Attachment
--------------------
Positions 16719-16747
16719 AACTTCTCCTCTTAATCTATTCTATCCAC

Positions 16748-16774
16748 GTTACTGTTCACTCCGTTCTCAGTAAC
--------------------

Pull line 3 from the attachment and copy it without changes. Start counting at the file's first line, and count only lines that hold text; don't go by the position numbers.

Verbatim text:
Positions 16748-16774